No one needs a calendar to know when spring arrives in Muskogee.
It’s all about the azaleas. Every April, Honor Heights Park bursts into 40 acres of blooming color for the annual Azalea Festival. The month-long festival draws crowds of roughly 250,000 for a parade, art shows, film festivals and a simple excuse to stop and smell the flora.
The tradition began more than 40 years ago when a superintendent of Muskogee Parks & Recreation discovered he could grow the plants quite successfully.
“In the early days, azalea plants around here were not common,” says Mark Wilkerson, director of parks and recreation for Muskogee. “It started as kind of something new. The azaleas were unique, and he planted so many of them that it made for really a fascinating show. So we quickly got a reputation for the Azalea Festival as an event.
” To date, more than 30,000 plants have been grown, representing 625 varieties. The event has blossomed, too, with many community organizations hosting events throughout the month of April to complement the festivities.
The Flower Power Bike Ride, Flower Power Run and Area Quilters’ Guild Show are among the most popular spin-offs. Other featured activities include a historic downtown trolley ride, horse and carriage rides through Honor Heights Park and walking and driving tours that visitors can take at their own pace.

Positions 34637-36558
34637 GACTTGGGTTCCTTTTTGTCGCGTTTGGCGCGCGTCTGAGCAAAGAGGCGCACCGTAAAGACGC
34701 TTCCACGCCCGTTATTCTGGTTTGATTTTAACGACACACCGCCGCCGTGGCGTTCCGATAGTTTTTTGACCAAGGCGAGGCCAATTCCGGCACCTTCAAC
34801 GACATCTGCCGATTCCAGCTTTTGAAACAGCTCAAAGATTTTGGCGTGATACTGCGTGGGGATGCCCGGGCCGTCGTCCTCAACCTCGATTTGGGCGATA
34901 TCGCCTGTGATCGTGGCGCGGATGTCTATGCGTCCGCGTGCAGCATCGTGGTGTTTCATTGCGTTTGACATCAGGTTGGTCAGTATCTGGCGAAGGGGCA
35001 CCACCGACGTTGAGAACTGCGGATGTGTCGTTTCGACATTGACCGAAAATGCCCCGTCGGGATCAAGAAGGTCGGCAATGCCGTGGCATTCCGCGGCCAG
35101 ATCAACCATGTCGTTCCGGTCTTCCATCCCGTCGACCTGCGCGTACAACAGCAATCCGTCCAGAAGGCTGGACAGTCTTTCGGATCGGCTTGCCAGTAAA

Things also heat up on parade day, usually held the second Saturday of April. The Exchange Club Chili and BBQ Cook-Off is one of the Azalea Festival’s most popular activities. Each year, more than 100 teams compete for prizes and bragging rights. During the 25 years they’ve held the event, the nonprofit Exchange Club has served up 300,000 pounds of barbecue and 20,000 gallons of chili and, more importantly, the club has raised more than $800,000 for local charities.
In fact, the day of the parade and cook-off draws more visitors to Muskogee than any other day of the year.
“I think the other thing that makes the festival popular and successful is that it’s springtime. We’re coming out of winter, and now it’s springtime, and people are looking for opportunities to get outside and enjoy the springtime weather,” Wilkerson says. “Spring is in the air, and people are wanting to enjoy the beauty of the park."
Whether warm weather comes early or late, Muskogee residents know that spring hasn’t officially sprung until the azaleas bloom.
Read about more fun festivals in Muskogee, OK.